I’ve always said that what I do was created by black people. I understand that everyone listens to rap, but I consider it to be black music and I respect that. The other shit you’re talking about got so blown out of proportion. The first time I got a taste of being called anti-gay was on “My Name Is” when I said, “My English teacher wanted to have sex in junior high / The only problem was my English teacher was a guy.” All I was saying was I don’t swing that way. So when I started getting flack for it, I thought, Alright, you people think I’m homophobic? Watch this. Hence the Ken Kaniff character and all that stuff. I was trying to push the buttons of people who were calling me something that I wasn’t. The honest-to-God truth is that none of that matters to me: I have no issue with someone’s sexuality, religion, race, none of that. Anyone who’s followed my music knows I’m against bullies — that’s why I hate that fucking bully Trump — and I hate the idea that a kid who’s gay might get shit for it.

Is the criticism of your music as misogynistic off base, too?  
I think it is, because I’ve had my share of experiences with women where I’ve felt a certain way and been mad enough to make songs about those feelings. All the bullshit around that — I’m not making an excuse, but the mentality that I’ve had since I was rapping at open mics was that you better have shit that’s going to get a reaction or you will not be accepted when you’re on the mic. Your first, second, third, and fourth line better grab attention or you’re done. That attitude morphed into my music. A lot of times I’m saying stuff just to get that reaction. Maybe I took it too far sometimes.

I’ve heard comedians talk about the “mouth full of blood” laugh, which is when you make a joke and the audience laughs for the wrong reasons. Have you ever been concerned about your fans misunderstanding your material like that?
Yeah, I’m sure people have misunderstood what I was doing. Again, I’m not a perfect human being and I’m sure that I’ve said things that went a little too hard, but I think my actual life shows — I mean, meeting Elton John and being as good friends with him as I am, that’s not me saying, “Hey, I’ve got a gay friend.” It’s me saying Elton John has my back. He’ll stick up for me.

Speaking of Elton, I just read something where he said you gave him diamond-encrusted cock rings as a wedding present. Just out of curiosity, where does one get diamond-encrusted cock rings?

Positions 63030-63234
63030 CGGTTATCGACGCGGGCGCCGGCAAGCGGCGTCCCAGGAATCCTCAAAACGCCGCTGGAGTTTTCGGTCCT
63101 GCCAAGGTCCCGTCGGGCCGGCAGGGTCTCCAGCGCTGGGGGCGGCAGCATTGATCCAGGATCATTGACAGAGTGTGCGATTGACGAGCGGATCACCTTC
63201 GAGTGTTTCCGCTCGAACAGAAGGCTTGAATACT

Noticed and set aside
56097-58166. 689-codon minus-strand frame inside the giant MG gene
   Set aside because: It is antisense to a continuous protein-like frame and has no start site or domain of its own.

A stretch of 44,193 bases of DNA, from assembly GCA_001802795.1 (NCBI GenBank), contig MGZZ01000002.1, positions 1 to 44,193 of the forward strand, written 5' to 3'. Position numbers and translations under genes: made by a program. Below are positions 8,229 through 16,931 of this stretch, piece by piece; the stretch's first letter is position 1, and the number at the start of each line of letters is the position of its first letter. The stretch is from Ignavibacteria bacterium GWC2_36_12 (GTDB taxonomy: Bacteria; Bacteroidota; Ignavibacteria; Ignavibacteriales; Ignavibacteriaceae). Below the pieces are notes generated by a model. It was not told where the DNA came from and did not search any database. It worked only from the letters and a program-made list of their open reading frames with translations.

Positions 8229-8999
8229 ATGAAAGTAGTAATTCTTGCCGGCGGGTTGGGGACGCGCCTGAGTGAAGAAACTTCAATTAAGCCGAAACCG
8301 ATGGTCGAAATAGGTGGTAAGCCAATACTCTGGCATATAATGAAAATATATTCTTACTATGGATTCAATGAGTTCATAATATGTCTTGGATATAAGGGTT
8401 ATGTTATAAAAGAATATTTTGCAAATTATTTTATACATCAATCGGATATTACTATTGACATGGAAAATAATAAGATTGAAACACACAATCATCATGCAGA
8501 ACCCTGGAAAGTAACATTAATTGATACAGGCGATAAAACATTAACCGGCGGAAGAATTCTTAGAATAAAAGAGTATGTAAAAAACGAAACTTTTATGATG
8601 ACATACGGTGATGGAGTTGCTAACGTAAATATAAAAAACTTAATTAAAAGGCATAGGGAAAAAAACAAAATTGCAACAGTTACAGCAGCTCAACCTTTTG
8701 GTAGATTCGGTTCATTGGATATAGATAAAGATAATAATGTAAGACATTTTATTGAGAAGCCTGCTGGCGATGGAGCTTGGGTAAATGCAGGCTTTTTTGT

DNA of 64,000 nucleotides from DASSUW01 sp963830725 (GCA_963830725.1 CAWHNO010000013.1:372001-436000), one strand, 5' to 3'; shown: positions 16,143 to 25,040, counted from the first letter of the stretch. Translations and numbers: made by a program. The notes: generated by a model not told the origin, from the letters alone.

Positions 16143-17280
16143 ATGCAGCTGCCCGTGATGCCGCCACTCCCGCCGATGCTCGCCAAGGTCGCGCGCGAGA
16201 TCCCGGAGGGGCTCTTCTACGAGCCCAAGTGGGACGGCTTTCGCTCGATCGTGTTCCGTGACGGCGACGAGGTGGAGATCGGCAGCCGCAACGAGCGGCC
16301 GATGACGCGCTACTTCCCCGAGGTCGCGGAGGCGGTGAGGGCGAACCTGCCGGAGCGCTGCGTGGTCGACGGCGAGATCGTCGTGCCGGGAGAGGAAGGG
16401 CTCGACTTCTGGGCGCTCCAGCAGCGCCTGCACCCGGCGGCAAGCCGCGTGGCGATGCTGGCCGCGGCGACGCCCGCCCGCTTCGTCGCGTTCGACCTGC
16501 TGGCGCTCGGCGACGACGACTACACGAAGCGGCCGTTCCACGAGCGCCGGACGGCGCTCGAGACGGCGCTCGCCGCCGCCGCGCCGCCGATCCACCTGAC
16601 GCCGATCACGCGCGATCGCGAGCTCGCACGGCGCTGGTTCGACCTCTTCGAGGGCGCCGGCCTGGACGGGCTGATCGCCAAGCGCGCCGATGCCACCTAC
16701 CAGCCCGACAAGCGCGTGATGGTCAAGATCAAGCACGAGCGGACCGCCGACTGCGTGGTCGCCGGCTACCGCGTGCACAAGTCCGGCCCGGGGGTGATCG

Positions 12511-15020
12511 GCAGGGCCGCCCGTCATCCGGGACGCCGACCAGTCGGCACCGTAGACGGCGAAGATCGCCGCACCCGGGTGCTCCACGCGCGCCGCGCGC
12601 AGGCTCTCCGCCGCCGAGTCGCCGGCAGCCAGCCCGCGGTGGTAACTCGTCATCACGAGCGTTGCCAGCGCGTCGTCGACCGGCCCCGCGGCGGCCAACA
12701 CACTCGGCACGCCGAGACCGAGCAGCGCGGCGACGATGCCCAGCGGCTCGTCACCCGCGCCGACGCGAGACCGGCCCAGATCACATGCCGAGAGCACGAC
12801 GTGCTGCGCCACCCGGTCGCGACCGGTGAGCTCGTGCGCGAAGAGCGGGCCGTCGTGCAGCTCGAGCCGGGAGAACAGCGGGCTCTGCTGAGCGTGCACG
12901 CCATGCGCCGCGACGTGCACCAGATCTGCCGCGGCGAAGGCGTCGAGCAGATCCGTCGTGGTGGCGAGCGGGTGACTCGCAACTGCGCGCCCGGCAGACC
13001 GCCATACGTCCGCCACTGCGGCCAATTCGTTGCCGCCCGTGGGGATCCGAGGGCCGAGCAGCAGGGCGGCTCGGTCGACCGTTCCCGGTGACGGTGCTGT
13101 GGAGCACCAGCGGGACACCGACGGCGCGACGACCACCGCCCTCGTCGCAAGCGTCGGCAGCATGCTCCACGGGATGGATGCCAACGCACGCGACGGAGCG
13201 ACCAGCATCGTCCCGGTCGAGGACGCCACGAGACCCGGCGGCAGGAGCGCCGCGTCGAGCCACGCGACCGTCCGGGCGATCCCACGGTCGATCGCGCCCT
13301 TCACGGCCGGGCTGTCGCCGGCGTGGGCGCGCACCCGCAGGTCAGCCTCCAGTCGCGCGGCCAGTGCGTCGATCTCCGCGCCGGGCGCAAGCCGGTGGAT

I don’t know, I put people on it and they made it happen. Actually, I had some diamond-encrusted cock rings, too. Right in my bedroom.

You could’ve saved some money and sent him those.
And just left a note: “Please wash off before using.”

Have your feelings about making music changed over time? The conventional critical wisdom about your stuff is that it’s gotten emotionally and sonically harder and heavier at the expense of lightness and playfulness. Does that ring true?
It’s interesting you say that because one of the common themes I’ve noticed over the past few years is people saying they miss the old Eminem. So I’ll see something like that and I’ll give them the old Eminem. Then when I do, they say, “He’s too old to be rapping about that kind of shit. He needs to mature with his content.” Then I’ll mature with my content and they go, “Oh, man, I miss the old Eminem.” So what do you do? In the context of Revival, I tried to make something for people on both sides of that argument.

Just to go back to the question, though: Are the emotions you feel making music different than they were 20 years ago?
They’re the same. The passion is the same, and when that changes — and eventually it will — is probably when it’s time to call it quits. I’m still at the place where I want to lock myself in the house for two days straight and just write. I don’t know when that’ll change. I remember I had a conversation with Busta Rhymes when he came to Detroit and we did “Calm Down” together. He and I were talking about what you do when you get to a certain age — which maybe people never expected you to get to — and you still feel like you’ve got it. What do you do? I think you just keep going.

How close to the peak of your capabilities do you think you are right now? I think I remember reading something Bob Dylan said about how in the mid-’60s the music flowed from him in a way it never really did after. He could still find inspiration, but not quite like in those days. I know this is a corny way of putting it, but do you feel like you’re as close to the fire as you’ve always been?
In some ways yes and in some ways no. I will say this: I am forever chasing The Marshall Mathers LP. That was the height of what I could do. I just don’t have the rage I did back then. If I did, the music would be the same, and I hope it’s changed. And if I still had that rage it would mean I wouldn’t have grown as an artist or a human being. Technically I feel like I’m better at rhyming than I’ve ever been. I have more shit in my arsenal. I’ll go back and listen to old songs and be like, “I could have kept that rhyme scheme going for another 62 bars.” I don’t know, man. I’m not the person I was at 28. The passion is still there but the rage mostly isn’t.

Unless we’re talking about Trump.

This interview has been edited and condensed from two conversations.

Annotations by Matt Stieb.